Pope brought a proposal to the Cortez City Council during its Tuesday workshop, asking support to convert a few parking spaces in front of the Sunflower into a “parklet.” He said it would provide seating and a shady place to hang out for people gathering on Main Street. After much discussion about the effect such a project would have on nearby parking, liquor licensing and other concerns, the council expressed support, and Pope said he hoped to have it built by the end of the summer.
“We see it as a gathering place before and after, and even during, events, for people to be outside enjoying the weather we have here,” he said.
He said the KSJD staff had asked several neighboring business owners what they thought about the idea, and had received mostly positive feedback. The proposed parklet would be 8 by 32 square feet, taking up three parking spots, and would have a wooden shade and some permanent furniture. Pope said he wanted to open it by late August, although the council would have to approve an extension of KSJD’s easement for the property first.
While the area would be open to the public, Pope said its primary purpose would be to provide an outdoor dining and drinking area for Sunflower attendees, especially after evening events, when most Main Street businesses are closed. But he acknowledged that if the parklet proves to be popular, it could lead more businesses to create their own outdoor seating.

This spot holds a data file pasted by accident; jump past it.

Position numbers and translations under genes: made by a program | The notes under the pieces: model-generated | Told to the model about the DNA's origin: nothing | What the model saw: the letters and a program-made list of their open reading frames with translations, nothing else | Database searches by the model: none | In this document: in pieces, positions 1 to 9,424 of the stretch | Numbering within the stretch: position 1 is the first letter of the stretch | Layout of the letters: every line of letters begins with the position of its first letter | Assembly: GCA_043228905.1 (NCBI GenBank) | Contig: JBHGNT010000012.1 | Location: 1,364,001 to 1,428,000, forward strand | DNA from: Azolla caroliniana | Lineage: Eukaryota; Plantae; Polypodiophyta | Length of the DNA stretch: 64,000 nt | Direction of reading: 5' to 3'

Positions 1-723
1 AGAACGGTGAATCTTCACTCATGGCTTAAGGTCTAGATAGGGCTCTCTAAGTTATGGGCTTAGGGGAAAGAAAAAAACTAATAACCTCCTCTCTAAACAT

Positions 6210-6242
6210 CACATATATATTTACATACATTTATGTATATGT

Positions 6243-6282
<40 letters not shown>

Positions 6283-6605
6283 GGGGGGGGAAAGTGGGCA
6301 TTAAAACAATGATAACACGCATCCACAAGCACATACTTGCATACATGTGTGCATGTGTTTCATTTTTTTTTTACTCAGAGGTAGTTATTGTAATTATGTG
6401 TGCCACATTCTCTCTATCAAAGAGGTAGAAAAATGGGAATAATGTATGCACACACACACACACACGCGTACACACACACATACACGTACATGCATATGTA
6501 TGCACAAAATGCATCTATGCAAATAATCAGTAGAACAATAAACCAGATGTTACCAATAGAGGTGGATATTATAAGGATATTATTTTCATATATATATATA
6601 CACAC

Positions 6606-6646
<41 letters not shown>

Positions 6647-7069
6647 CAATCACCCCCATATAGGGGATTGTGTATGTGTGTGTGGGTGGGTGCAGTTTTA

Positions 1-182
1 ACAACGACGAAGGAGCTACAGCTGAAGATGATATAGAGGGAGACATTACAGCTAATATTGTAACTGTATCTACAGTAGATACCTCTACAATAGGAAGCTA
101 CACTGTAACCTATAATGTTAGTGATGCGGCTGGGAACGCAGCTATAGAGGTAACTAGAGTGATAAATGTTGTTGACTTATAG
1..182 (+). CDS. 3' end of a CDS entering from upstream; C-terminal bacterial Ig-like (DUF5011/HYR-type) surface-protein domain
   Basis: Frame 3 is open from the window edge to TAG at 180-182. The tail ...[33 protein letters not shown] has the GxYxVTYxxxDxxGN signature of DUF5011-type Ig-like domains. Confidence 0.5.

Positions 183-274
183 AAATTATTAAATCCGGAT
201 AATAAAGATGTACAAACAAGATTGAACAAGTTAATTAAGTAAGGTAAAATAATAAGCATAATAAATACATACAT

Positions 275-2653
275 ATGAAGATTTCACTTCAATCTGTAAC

Although the response from the council was positive overall, some members said they would need to conduct more research before officially approving the project. Because of this, Mayor Pro Tem Ty Keel said he didn’t think it could be completed by August.
“There’s a checklist I think we need to go down to do our due diligence, so that we’re not exposing either (KSJD) or us to some sort of liability,” Keel said.
He said the Sunflower’s liquor license may have to change in order to allow drinks to be served outdoors. Council members also expressed some concern over the effect it might have on parking and Main Street traffic. Board member Shawna McLaughlin said she worried that if other businesses decided to open up parklets on Main Street, much of the already-scarce parking could go away. City Manager Shane Hale said KSJD’s parklet would be a good “test” to see if the model would work elsewhere in the city. Other council members said they felt the benefits could outweigh the costs.
“I think this is just one more way we can add some interest to our downtown area,” Mayor Karen Sheek said. “I think the time may be right for something like this.”
Pope said he hoped to bring an easement change before the planning and zoning commission and the council in July.